- Interrupted construction of the back deck at 62 Ward Street, 1997
I first learned about zoning regulations — one of the subjects of this week's cover story — years after I inadvertently violated one. My partner and I needed every inch of living space we could get in and around the 800-square-foot home on Burlington's Ward Street where I hung my hat for 20 years. We hired a guy to put a simple deck on the flat roof of the first-floor living room.
Accessible from the upstairs bedroom, the seasonal space looked out on the backyard — and beyond, over aging picket fences to Volz Street. Wisteria eventually wound around the woodwork, and a locust tree provided shade — until, after years of outdoor enjoyment, the deck had to be replaced. This time, the builder said we needed a permit, and the application was rejected.
The original deck had been illegal, apparently. Since the house was built in 1920 — literally on the property line shared with our next-door neighbor — zoning laws had been established. Any new construction had to be set back five feet from that boundary. "New construction" included the deck, even though it didn't expand the house's original footprint.
We made our case to anyone who would hear it, including the Burlington Zoning Board of Adjustment, now the Development Review Board. Despite a letter of support from the affected neighbor, the board voted against our request for a zoning variance — unanimously. The replacement deck went up but couldn't extend all the way to the eastern edge of the roof. It looked kind of ridiculous because the house was only 16 feet wide.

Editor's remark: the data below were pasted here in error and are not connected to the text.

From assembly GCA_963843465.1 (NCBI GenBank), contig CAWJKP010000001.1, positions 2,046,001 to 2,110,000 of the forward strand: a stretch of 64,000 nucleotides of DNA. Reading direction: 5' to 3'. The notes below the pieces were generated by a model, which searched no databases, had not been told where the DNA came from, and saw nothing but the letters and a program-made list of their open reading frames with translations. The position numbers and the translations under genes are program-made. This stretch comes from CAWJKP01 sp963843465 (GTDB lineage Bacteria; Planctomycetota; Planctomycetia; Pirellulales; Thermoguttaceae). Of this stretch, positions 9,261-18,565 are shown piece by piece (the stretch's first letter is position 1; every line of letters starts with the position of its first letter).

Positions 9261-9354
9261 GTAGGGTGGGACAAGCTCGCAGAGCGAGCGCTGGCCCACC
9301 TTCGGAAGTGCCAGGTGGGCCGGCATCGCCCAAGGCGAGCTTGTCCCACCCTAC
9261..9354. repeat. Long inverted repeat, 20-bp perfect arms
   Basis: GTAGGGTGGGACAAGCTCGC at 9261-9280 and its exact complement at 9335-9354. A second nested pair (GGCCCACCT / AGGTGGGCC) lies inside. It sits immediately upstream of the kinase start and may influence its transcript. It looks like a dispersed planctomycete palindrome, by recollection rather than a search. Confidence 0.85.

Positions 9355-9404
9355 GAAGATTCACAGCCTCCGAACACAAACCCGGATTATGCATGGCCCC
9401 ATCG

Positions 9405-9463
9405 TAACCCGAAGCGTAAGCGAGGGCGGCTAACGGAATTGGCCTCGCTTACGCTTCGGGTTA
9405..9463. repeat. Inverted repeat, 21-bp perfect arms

The rules were so strict that I was surprised, a few years later, when a multiunit apartment building sprouted up in a lot behind us. It looked like a ship, totally out of scale with the neighborhood, and the second-floor tenants looked down from their windows right onto our property, like contestants on "Hollywood Squares."
I hated it — and said so to my friend Brian Pine. At the time, he was working in the city's Community & Economic Development Office as a housing specialist; now he runs the place.
"People have to live somewhere," he schooled me, clearly annoyed to hear the "not in my backyard" refrain from someone he expected to be more enlightened.
You get so accustomed to things being a certain way that the anticipation of change is often worse than the reality. In truth, I quickly forgot what the deck's "view" looked like before — much like I adjust when someone shaves a beard or gets a haircut.
The same thing happened after we moved to Lakeview Terrace in 2009: In the past decade, large apartment complexes have gone up at either end of the street. I was sad at first, but I've adapted. There's a lot more traffic, and the street is louder as a result of more passersby — including in the wee hours of the morning, after the bars let out.
On the plus side, we have a whole crop of new neighbors and a coffee shop at the end of the block.
Brian was right. People have to live somewhere.